Solow has written a wonderful review of Piketty in The New Republic (Piketty Is Right) that was published on April 22nd. It focuses to a large extent on the data that Piketty has collected and the claim (based on this data) that inequality has an inexorable tendency to rise in capitalism. Solow praises Piketty for having gathered important economic data stretching back many centuries; however, he is highly critical of the claim that inequality must rise under capitalism. His main point is that Piketty has provided historical evidence about past trends but, as mutual funds all warn, there is no guarantee that past results will continue into the future. For this, a theory about returns to capital is necessary.

Following along the lines of his theoretical work on economic growth, which earned him a Nobel Prize, Solow claims that diminishing returns to capital should reduce the returns to rentiers over time and counter any tendency for inequality to rise under capitalism. In contrast to Piketty, Solow sees things returning naturally to a somewhat steady state, where the distribution of income between capital and labor remains relatively constant over time.

My next post will consider some other critiques of Piketty’s book and its bleak prognosis.

Live-Blogging Piketty: Review of Reviews, Pt 1

This is the second in our book reviewer Steve Pressman’s series of posts on Thomas Piketty’s Capital in the 21st Century

Piketty pandemonium continues, relatively unabated. Capital in the 21st Century reigns on Amazon, holding either the #1 or #2 spot most of the time. Everyone seems to want on the Piketty bandwagon. People are talking about the book and everyone seems to feel compelled to say something about it. I feel rather privileged to now be part of this phenomenon. For the first time in my life I think am beginning to understand what Beatlemania was all about in the 1960s.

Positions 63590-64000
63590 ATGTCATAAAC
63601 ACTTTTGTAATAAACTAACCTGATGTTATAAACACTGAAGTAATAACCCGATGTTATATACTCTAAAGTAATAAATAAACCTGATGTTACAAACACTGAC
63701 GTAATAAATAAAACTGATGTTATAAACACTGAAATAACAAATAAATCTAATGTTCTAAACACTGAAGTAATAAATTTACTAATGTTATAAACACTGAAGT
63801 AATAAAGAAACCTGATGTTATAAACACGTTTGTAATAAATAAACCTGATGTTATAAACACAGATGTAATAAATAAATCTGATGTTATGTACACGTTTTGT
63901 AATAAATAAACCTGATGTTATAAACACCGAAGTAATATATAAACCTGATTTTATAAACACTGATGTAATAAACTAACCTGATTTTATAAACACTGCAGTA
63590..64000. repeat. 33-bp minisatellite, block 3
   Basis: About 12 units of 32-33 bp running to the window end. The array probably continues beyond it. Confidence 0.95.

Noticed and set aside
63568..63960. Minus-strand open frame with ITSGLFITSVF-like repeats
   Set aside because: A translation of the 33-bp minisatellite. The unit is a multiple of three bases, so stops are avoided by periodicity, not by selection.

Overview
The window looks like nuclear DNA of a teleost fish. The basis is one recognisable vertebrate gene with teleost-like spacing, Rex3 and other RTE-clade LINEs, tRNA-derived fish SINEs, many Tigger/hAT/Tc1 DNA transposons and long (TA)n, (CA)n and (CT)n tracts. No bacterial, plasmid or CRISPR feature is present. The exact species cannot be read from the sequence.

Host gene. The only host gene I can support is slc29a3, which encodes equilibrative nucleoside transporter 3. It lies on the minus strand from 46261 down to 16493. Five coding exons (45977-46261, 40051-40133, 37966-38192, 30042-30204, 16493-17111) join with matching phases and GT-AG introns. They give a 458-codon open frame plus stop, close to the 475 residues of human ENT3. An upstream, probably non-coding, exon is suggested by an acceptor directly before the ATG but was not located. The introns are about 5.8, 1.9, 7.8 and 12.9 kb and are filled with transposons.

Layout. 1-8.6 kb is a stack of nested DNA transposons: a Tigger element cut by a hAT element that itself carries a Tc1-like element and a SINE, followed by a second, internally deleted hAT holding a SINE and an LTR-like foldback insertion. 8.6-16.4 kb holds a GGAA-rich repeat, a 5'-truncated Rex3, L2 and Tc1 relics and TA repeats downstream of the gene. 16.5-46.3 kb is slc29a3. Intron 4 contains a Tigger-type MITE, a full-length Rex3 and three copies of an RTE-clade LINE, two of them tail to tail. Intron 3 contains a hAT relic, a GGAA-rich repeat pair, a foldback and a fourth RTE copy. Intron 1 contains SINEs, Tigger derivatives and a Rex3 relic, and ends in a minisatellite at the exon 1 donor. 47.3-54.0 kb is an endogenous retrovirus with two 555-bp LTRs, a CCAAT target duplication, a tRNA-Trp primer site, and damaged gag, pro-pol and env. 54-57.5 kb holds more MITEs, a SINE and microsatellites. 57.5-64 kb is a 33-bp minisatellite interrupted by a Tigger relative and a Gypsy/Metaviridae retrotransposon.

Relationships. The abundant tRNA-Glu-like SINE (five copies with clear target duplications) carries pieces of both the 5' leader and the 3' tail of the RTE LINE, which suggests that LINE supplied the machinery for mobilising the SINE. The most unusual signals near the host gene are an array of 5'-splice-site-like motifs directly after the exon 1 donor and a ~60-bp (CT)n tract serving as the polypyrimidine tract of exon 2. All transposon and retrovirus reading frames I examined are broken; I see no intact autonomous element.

Before reading Piketty’s book carefully, I thought it would be worthwhile to summarize and synthesize some early reviews. For those interested in more of this, and in getting a different take on these early reviews, Brad Delong has been summarizing and critiquing reviews on his website ( Unfortunately, as far as I can see, there is no single place on Brad’s website to find all his reviews of the Piketty reviews.

Roughly, the reviews fall into four main groups—(1) critics who come at Piketty from the right, (2) critics who come at Piketty from the left, (3) reviewers who heap a great deal of praise and mainly praise on the book, and last as well as least, (4) reviewers who have not read the book. These categories do overlap. Many praising the book overall alsofound quite a lot to criticize, just as some critics found quite a lot to praise. But the largest overlap seems to be between the critics on the right and those reviewers who did not read the book.

I begin with the reviewers that do not seem to have read the book since these are the most fun to refute and to mock. Part 2 of my review of reviews will discuss the positive reviews, and should appear in a few days. Part 3 will focus on some of the more critical reviews of Piketty from the left.

Hands down, the award for the best review of Piketty’s book by someone who didn’t take the time to read it must go to Megan McArdle of Bloomberg View. McArdle is the clear winner because she begins her review by admitting that she didn’t read the book. Certainly, she gets lots of points for honesty but she gets no points for writing a good review. After summarizing a few opinions from other reviews, McArdle goes on to talk about what she wants to talk about—the hell with Piketty and his book.

McArdle’s main criticism of Piketty is that his policy solutions “won’t help the middle class”. She takes Piketty’s policy solutions to be the government “writing checks” to middle-class households and putting the middle class “into government make-work programs”. My guess (from having read lots of reviews and also some early work by Piketty) is that this is not what Piketty advocates at the end of his book.

More damning, and contradicting what McArdle contends, my work on the middle class has shown that both across countries and in one country over time, progressive income taxes and a wealth tax (policy solutions pushed at the end of the book, according to many reviews) would help the middle class. Progressive taxation is one main reason the Nordic countries have a large middle class and the US has such a small middle class. Moreover, despite the complaints of many (see below) a progressive income tax is not socialism; even Milton Friedman favored a progressive negative income tax. And a progressive income tax does not necessarily mean taxing away all the income of the rich; it only means that the rich (who can afford to pay more) are subject to higher tax rates than the poor and middle class. Furthermore, given that most other taxes are regressive in nature (they tax lower income households at higher effective rates), a progressive income tax is necessary if we are to have something resembling proportional taxation in the United States.